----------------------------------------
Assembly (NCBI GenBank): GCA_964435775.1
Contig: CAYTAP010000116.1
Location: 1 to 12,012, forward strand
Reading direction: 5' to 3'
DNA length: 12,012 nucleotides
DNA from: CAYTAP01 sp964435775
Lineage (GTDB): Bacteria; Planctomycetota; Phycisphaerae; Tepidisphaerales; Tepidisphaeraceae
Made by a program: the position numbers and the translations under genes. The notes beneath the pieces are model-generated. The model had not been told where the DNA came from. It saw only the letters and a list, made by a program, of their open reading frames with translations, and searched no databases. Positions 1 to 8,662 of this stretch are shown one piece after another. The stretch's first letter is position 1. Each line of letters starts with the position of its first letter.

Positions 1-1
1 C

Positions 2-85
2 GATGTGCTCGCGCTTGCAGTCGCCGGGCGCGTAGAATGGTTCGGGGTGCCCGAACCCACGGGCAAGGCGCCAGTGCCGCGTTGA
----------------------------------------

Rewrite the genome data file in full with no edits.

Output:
Assembly (NCBI GenBank): GCA_964435775.1
Contig: CAYTAP010000116.1
Location: 1 to 12,012, forward strand
Reading direction: 5' to 3'
DNA length: 12,012 nucleotides
DNA from: CAYTAP01 sp964435775
Lineage (GTDB): Bacteria; Planctomycetota; Phycisphaerae; Tepidisphaerales; Tepidisphaeraceae
Made by a program: the position numbers and the translations under genes. The notes beneath the pieces are model-generated. The model had not been told where the DNA came from. It saw only the letters and a list, made by a program, of their open reading frames with translations, and searched no databases. Positions 1 to 8,662 of this stretch are shown one piece after another. The stretch's first letter is position 1. Each line of letters starts with the position of its first letter.

Positions 1-1
1 C

Positions 2-85
2 GATGTGCTCGCGCTTGCAGTCGCCGGGCGCGTAGAATGGTTCGGGGTGCCCGAACCCACGGGCAAGGCGCCAGTGCCGCGTTGA